As far as the imaging is concerned, the Galaxy Camera takes a top shot. Different shooting modes are split across three sections: full automatic, smart and expert modes. Each offers different levels of customisation and control. Automatic is pretty self-explanatory, smart mode drops you into 15 different scene options, and expert contains all the nifty manual functions you expect from a digital camera these days.

My only concern with the Galaxy Camera is the battery life. The device takes the same 1650mAh battery as the Samsung Galaxy S II. Cameras are notoriously battery-hungry when combined with Android, and with the addition of 3G and Wi-Fi connectivity, the situation becomes twice as dicey.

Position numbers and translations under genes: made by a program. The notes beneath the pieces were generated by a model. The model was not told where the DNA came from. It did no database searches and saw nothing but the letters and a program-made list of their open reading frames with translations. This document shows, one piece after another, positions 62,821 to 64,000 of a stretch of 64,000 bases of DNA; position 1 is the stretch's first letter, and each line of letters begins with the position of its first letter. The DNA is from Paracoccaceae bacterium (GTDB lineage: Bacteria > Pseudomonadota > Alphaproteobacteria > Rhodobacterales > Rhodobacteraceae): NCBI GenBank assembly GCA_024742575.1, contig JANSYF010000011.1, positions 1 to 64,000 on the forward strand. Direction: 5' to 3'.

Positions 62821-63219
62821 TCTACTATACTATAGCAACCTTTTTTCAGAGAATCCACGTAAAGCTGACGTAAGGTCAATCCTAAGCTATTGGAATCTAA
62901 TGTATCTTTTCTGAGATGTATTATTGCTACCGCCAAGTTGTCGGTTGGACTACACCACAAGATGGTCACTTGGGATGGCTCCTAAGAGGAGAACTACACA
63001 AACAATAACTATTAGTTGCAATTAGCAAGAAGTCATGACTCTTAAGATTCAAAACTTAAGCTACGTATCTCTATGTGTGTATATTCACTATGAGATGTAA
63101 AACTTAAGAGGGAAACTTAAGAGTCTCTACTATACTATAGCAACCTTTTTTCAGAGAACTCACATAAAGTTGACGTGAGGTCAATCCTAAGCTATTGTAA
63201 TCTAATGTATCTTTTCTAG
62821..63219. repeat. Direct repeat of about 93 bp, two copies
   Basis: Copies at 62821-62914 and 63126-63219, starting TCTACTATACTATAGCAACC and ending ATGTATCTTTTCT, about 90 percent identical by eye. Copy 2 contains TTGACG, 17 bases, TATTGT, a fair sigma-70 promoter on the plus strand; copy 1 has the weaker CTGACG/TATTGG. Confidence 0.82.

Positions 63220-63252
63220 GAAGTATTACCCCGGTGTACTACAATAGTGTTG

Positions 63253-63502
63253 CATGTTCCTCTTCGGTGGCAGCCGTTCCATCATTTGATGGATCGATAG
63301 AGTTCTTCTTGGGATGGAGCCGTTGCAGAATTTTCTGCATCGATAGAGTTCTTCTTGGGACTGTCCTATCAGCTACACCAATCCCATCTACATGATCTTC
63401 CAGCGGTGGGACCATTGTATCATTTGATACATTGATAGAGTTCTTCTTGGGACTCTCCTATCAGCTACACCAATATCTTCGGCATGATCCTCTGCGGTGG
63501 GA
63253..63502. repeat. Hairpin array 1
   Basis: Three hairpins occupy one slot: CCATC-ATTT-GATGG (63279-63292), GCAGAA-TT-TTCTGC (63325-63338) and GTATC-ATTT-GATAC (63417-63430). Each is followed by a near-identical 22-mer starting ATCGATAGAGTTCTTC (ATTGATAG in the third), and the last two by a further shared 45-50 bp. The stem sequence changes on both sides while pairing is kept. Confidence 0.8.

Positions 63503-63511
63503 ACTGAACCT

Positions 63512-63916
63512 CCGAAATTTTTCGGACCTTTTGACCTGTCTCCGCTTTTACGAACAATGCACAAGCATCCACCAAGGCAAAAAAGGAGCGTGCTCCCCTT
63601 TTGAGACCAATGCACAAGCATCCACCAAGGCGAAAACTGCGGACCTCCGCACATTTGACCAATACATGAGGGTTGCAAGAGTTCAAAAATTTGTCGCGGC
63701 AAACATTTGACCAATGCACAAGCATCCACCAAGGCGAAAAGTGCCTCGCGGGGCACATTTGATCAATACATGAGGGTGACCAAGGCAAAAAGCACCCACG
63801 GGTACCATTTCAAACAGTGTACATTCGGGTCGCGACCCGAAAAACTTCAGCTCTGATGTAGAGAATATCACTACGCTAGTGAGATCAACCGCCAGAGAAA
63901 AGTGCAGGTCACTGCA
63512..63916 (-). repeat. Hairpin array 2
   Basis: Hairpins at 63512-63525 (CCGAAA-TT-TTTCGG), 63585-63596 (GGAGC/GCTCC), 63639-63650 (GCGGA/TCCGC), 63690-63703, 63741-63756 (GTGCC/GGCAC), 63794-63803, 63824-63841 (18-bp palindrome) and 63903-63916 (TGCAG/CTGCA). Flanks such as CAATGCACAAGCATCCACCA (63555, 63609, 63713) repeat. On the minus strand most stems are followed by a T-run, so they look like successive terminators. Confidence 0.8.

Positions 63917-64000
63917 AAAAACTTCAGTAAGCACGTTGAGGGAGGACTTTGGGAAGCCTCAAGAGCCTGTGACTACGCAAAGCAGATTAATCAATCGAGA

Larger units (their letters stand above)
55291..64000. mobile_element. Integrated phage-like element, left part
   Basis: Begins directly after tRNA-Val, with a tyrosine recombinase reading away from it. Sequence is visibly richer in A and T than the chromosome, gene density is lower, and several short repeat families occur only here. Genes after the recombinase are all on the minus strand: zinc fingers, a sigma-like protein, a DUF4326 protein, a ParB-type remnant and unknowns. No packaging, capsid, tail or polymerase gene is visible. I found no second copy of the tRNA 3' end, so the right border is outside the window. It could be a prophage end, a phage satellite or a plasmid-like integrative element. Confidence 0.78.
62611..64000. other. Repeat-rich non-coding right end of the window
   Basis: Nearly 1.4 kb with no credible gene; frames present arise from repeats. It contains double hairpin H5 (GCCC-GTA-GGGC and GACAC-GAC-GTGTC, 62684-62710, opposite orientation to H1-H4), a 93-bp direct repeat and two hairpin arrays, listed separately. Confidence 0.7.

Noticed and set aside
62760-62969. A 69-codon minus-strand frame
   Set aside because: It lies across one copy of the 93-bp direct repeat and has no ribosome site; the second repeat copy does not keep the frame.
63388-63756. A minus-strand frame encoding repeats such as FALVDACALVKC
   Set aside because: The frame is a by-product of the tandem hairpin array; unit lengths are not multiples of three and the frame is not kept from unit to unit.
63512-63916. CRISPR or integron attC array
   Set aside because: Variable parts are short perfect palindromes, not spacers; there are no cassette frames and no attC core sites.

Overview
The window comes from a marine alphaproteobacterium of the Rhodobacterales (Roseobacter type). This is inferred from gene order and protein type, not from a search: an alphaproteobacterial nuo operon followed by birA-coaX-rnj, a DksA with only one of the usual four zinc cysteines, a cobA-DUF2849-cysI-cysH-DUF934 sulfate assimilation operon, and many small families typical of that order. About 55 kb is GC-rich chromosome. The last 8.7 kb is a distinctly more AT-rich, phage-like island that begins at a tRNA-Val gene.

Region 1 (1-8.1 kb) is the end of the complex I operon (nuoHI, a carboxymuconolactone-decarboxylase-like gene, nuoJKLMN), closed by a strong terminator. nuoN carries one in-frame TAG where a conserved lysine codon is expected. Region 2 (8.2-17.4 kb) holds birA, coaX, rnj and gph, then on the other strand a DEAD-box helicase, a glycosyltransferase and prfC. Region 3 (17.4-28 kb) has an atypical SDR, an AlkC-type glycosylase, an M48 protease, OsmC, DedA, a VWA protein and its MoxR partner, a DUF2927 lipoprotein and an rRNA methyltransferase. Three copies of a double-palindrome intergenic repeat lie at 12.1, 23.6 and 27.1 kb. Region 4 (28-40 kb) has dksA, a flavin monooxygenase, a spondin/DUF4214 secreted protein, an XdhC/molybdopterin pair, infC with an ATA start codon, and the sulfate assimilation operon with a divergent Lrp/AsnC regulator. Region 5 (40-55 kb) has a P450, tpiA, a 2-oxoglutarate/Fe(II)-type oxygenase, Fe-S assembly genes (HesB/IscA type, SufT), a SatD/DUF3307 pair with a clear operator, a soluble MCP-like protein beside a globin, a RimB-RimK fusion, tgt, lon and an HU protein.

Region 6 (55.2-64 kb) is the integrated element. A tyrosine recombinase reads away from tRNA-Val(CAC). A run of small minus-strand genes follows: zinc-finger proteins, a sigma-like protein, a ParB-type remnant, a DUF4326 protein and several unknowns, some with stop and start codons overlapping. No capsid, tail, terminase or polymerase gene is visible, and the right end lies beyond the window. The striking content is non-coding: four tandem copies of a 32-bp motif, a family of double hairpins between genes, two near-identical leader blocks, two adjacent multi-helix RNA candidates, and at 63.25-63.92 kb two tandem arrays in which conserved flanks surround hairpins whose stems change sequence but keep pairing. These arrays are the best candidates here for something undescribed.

Samsung say the camera is good for 340 shots on one charge, whatever that really means. Let's say one shot takes me five seconds to line up, shoot and process before moving onto the next one, that means that by the time my battery goes dead, I will have been using the device for 28 minutes. I don't want to throw nasty words around here, but that's rubbish. We'll test that thoroughly when we get it, although if our maths is correct the tests wont take long.

So perhaps nobody needs Android on a camera, but with specs and features like these, it'd make sharing those selfies a lot easier...

Should Android be on a camera?



    "Samsung say the camera is good for 340 shots on one charge, whatever that really means. Let’s say one shot takes me five seconds to line up, shoot and process before moving onto the next one, that means that by the time my battery goes dead, I will have been using the device for 28 minutes."